As recipes for economic suicide go this is a good one. What we have is a Conservative government apparently planning to force banks to act on its behalf to force a majority of UK businesses to close as a result of the debts that they are unable to repay the government, incurred because of coronavirus which was beyond their control, when it is within the power of the government to turn those debts into capital stakes in the companies in question that might not just let them, and the jobs that they provide, survive, but might also allow them to prosper in a way that is for the long term benefit of the country in which we could all share through ownership stakes managed for the State through a National Wealth Service.

After all, the loans have already been paid for through QE and the QE doesn’t need repaying. Indeed, if we use the logic about Scotland’s contribution to the national debt, that post partition they should only repay if as and when the rUK does, then why should business ever have to repay – given that the QE never will be?

To aid, as ever

I tried to summarise modern monetary theory in a Tweet this morning

So, let us do that:

Free government!

Because that is the underlying message. We can give up ever more direction of our lives to government and it won’t cost a thing.

That there will be costs – government control of us – is the bit not being said.

How revealing

which has a stable tax system and so enjoys the rule of law,

It’s the “so” which reveals.

Sure, so raising the corporation tax rate to 24% would not be a stable tax system so if Rishi does that, urged on by Snippa, then we lose the rule of law – which is fun. But apparently the claim is deeper than that. Only if tax is stable do we have the rule of law. Eh?

Panto season

This week, especially because it’s the week of GERSmas, I am delighted to be joined online by Professor Richard Murphy. Richard is perhaps best known in Scotland for his work on the GERS figures, but he has a wealth of experience in tax policy. He is a chartered accountant and political economist who campaigns on issues of tax avoidance and tax evasion. He is currently a professor of International Political Economy at the University of London.

Oh no he isn’t!

Oooopps

The Treasury Committee of the House of Commons issued a call for evidence on Tax After Coronavirus (TACs) shortly before the summer recess, with submission requested by 28 August 2020. I have on behalf of Tax Research LLP, and the Tax After Coronavirus (TACs) project that it runs, submitted evidence in response to that call.

That submission is here. Since the whole submission is 13,000 words it is not possible to summarise it all in a post.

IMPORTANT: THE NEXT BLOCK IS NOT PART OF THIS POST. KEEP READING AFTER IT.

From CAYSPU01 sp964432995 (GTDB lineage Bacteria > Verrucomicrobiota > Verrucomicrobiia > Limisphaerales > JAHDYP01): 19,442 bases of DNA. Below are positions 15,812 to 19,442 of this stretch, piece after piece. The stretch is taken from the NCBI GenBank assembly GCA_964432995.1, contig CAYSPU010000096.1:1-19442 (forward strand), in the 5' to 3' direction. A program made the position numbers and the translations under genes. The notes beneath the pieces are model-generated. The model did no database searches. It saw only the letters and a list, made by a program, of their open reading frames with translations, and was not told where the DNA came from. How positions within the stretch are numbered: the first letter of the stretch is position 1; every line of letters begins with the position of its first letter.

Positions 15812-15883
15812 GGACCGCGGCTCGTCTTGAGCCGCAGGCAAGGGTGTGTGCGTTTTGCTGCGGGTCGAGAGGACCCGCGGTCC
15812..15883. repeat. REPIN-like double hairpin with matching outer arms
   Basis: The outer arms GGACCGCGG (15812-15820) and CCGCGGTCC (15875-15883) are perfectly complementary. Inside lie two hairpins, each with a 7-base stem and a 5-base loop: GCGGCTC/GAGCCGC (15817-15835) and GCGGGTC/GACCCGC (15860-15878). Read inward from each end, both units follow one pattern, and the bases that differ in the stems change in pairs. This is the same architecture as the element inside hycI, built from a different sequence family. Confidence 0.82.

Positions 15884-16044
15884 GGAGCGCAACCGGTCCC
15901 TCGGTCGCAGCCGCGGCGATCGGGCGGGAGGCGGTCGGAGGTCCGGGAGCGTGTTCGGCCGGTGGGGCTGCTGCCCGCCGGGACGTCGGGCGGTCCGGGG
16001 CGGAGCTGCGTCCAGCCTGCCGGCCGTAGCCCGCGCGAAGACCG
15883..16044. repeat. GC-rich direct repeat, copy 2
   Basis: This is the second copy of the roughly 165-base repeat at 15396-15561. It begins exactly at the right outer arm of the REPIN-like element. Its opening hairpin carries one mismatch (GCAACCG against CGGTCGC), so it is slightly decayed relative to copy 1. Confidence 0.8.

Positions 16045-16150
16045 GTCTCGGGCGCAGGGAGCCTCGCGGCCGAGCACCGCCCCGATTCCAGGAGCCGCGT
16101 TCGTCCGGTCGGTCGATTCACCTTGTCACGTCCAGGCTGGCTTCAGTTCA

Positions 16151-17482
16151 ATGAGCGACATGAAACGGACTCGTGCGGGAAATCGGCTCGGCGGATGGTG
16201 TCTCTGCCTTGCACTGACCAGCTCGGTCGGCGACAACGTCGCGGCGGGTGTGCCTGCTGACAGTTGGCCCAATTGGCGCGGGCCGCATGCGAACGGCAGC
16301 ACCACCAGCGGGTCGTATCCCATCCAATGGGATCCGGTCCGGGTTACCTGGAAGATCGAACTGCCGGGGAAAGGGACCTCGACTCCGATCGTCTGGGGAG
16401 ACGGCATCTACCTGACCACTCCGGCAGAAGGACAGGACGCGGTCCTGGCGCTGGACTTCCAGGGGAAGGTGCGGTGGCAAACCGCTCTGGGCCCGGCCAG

Ahem:

Jon Davis says:
August 28 2020 at 9:36 am
From your summary.

“the UK should consider removing the exception from filing a corporation tax return provided to companies who claim to trade only outside the UK.”

You’ve misunderstood this issue. There is no exemption from filing a UK tax return for a UK company which trades only outside the UK.

I suspect you vaguely half-remember the possibility of a UK company electing to exempt profits (and losses) of foreign branches and you’ve become confused by it. That exemption doesn’t mean the company doesn’t need to file a corporation tax return, it still does. I hope you haven’t gone in to too much detail on this in your report, it will make it look like you don’t really understand what you are talking about.

I can imagine someone at HMRC saying “What’s he on about? There is no exemption. He’s suggesting rule changes and doesn’t even know what the rules are!”

Tee hee.

Quite right solo professore

As the Scottish government says:

The headline estimates of Scottish public sector expenditure and revenue in GERS embrace two key principles:

1. Public sector revenue is estimated for taxes where a financial burden is imposed on residents and enterprises in Scotland

2. Public sector expenditure is estimated on the basis of spending incurred for the benefit of residents and enterprises in Scotland

I added the italic, bold emphasis.

GERS compares tax paid in Scotland with spend for Scotland. That earns the following are ignored:

Scottish income taxed outside Scotland e,g. rents, interest, profits, royalties and maybe more, all of which can be significant;

Well, yes. Suppose it does. And as an independent country Scotland won’t be able to tax those incomes accruing to people outside Scotland. So it seems a perfectly reasonable basis upon which to base the economics of an independent Scotland, no?

Oh

I think that locates £74.4 billion of liability: it is currency in issue.

So money is debt then? Is this Wednesday?

Doesn’t the idiot bother to find stuff out?

It might be said to be the graphical presentation of failure. It’s hard to interpret it any other way.

Well, people who knew some economics might instead say it’s because ONS is the only national statistical authority trying to measure GDP properly. The provision of both education and health care has fallen substantially this year. Everywhere. Only ONS has included the loss of such government provided services in their GDP estimation. Therefore, by design – and probably a good one too – the UK is showing a greater loss of GDP than everywhere else.

Of course, we don’t expect every peep on the street to grasp such details but professors of economics – even visiting ones at a technical college – might be expected to at least tug a forelock to the truth, no?

Well, no, they’re not

So what do we really have here? In effect, this is The Economist saying MMT works, and the processes it describes should, it says, be used to prevent mass joblessness linked to deflation, which it sees as the new risk (with which I agree).

I don’t care about the Phillips Curve. I do care about real people. And I do care that there should be people-centred economic policy making, in which context it is good that The Economist is proposing this.

It’s just a shame that they could not say they were describing a job guarantee through a national investment bank and the processes are described by modern monetary theory. That would have really been useful to the educational goal of the article, but somehow it still seems to be the case that to utter the three letters ‘MMT’ with a positive connotation attached is to ask too much. But that will change.

Actually, what they’re saying is that monetisation of fiscal policy can work in avoiding deflation. Something which even Milton Friedman would agree with – he did indeed talk of helicopter money.

OK, cool. And the point of calling it monetisation of fiscal policy, not MMT, is that the first phrase also comes freighted with all the examples of where it has gone wrong – Weimar, Venezuela, Argentina several times, Zimbabwe – which is indeed rather useful when we’ve the loons declaring MMT to be the bees knees with no downsides at all.